By Will Graves
BOWLING GREEN, Ky. — Pat Summitt couldn’t help but laugh. Neither could her players.
In an effort to get her young Tennessee team ready for the opening round of the NCAA women’s basketball tournament, the Hall of Fame coach dusted off a copy of “A Cinderella Season,” a film documenting the Lady Volunteers’ run to the 1997 national title.
That team, like Summitt’s current group, lost 10 games. Then it figured things out in March and won the program’s fifth NCAA championship.
A dozen years later, the message — and the mission — hasn’t changed. That much was obvious while watching former stars Chamique Holdsclaw and Kellie Jolley cut down the nets in Cincinnati.
“We were kind of laughing because a lot of comments coach was making (in the film) was the same, just different names on the back of the uniform,” guard Angie Bjorklund said. “There were a lot of similarities. Hopefully history repeats itself.”
It always does for the Lady Vols, at least in the opening two rounds of the NCAAs.
The fifth-seeded Lady Vols (22-10) are a perfect 42-0 all-time on the tournament’s first weekend heading into tonight’s matchup with 12th-seeded Ball State (25-8) at E.A. Diddle Arena. The winner will play fourth-seeded Iowa State (24-8) or East Tennessee State (20-10) for the right to advance to next week’s regional final in Berkeley, Calif.
It’s a trip the Lady Vols have booked with ease over the years, but this season has been among the toughest in Summitt’s record-setting career. The only college basketball coach to win 1,000 games has found her patience tested by an inexperienced team that features seven freshmen and just one senior.
The learning curve has been steep against the nation’s toughest schedule. Eight of Tennessee’s 10 losses have come against ranked opponents, and the team has struggled to play with the kind of consistency Summitt knows they’ll need to make a run at a third straight championship.
How far have the Lady Vols fallen? The No. 5 seed is the lowest in the program’s 28 NCAA appearances.
“It is quite different than it’s been the last couple seasons when we had such a veteran team,” Summitt said. “I have been in situations many, many times where we were the underdog as we are here. ... They know what they have to do and that they have to bring it.”
While Tennessee was getting a history lesson trying to stir up the echoes, Ball State popped in a couple of episodes of the TV show “Prison Break” during the bus trip to Bowling Green.
There’s no DVD highlighting one of Ball State’s NCAA tournament runs; the Cardinals have never been here before.
The Mid-American Conference champions are making their tournament debut, and the players brushed off any similarities between the inmates on “Prison Break” and their own impending challenge.
“I don’t think any of us have in mind of escaping Tennessee,” said Ball State guard Kiley Jarrett. “We have to keep in mind that it’s just another game.”
Even if Tennessee is hardly just another opponent. Ball State coach Kelly Packard admitted there was a little bit of an “awe factor” while talking to Summitt during an administrative meeting early Saturday afternoon.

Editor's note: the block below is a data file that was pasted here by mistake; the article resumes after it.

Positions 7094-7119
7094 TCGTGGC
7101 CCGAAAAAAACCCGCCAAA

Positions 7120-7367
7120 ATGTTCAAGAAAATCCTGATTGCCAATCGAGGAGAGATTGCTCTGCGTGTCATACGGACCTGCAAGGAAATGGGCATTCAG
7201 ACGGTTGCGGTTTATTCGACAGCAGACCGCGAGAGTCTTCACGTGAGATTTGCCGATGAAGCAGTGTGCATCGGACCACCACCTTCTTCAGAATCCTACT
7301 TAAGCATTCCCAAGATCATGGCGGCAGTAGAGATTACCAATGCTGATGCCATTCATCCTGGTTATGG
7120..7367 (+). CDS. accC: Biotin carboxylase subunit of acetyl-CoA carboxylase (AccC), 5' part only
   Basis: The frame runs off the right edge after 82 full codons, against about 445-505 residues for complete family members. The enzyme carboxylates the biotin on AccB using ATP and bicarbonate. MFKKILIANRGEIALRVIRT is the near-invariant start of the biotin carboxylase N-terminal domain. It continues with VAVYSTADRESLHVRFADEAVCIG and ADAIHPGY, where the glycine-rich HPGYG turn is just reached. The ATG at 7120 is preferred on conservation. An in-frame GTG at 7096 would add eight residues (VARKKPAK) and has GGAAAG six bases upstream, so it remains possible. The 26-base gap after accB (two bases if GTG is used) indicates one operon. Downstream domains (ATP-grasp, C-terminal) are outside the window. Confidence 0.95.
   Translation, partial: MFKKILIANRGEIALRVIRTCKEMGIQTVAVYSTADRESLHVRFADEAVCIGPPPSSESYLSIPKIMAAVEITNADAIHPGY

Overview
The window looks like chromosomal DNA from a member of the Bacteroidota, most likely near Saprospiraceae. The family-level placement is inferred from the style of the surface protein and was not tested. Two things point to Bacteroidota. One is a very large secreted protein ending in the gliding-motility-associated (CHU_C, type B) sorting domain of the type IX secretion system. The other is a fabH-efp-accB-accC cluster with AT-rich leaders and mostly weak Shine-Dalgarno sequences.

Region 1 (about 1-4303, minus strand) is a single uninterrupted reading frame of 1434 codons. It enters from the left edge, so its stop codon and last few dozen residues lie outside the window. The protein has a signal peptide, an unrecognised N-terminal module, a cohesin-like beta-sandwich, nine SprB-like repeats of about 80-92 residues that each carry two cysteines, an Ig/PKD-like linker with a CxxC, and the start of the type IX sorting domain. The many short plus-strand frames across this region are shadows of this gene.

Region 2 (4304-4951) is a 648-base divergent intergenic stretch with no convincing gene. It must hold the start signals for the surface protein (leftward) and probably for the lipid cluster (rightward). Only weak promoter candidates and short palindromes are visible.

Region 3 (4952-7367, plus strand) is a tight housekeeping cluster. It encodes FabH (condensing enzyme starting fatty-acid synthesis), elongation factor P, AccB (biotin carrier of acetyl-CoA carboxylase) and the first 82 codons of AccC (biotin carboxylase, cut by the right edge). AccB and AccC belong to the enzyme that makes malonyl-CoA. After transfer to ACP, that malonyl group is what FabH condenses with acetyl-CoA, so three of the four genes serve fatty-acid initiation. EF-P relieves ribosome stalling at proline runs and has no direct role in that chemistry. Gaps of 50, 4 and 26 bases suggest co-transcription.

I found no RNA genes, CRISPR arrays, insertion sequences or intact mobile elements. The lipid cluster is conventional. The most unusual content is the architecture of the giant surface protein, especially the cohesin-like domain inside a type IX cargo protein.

“How can there not be?” Packard said. “You look at what she’s accomplished in the women’s game and the fact that she’s done it for the length of time that she’s done it and how she’s remained passionate about it. ... Hopefully I got my ’wow’ in this morning.”
Tennessee’s struggles have Iowa State in an unfamiliar position as the slight favorite to make it to California. Not that the Cyclones are looking ahead. Coach Bill Fennelly knows his team isn’t talented enough to take anybody — particularly high-octane ETSU — for granted.
“To our kids’ credit, everything is about the next 40 minutes that you play,” he said. “We’ve given our kids lists of all the men’s games, the teams that got beat. The chance to play Tennessee would be great, but the only way that happens is if you win on Sunday night. Our kids are very, very good at that.”
They’ll have to be if they want to slow down the Atlantic Sun champions. ETSU’s frantic style of play is in stark contrast to Iowa State’s methodical approach. The Buccaneers average more than 12 steals per game and try to turn each game into a track meet. Fennelly, however, isn’t worried about his team suddenly forgetting its identity.
“You can’t change a lot; you are who you are,” Fennelly said. “We won 24 games playing a certain way, and that’s the way we’re going to play tomorrow night. I have a lot of confidence the players understand that.”
Although Tennessee and Ball State were glued to the TV on the bus trip, the Buccaneers were fixated on the Internet. They followed the 16th-seeded ETSU men’s gritty 62-52 loss to top-seeded Pittsburgh on Friday, drawing inspiration from the way the men hung around until the final minutes.
“It was great to just see how they didn’t back down,” forward Siarre Evans said. “They make jokes about No. 1s and No. 16 seeds, about them getting killed, but they played with confidence and handled their business.”
The women’s task appears to be more manageable. The Buccaneers are making their second straight NCAA appearance and were hardly overwhelmed last year against Oklahoma State in an 85-73 loss.
And the Buccaneers don’t expect to be wide-eyed while playing on the NCAA’s biggest stage.
“We’ve got that experience so now our focus is turning towards winning basketball games,” said ETSU coach Karen Kemp, a former Murray County (Ga.) High School star and UT-Chattanooga assistant coach. “Last year we were a little happy to be there. ... This year our focus is going out and playing hard and coming out on top.”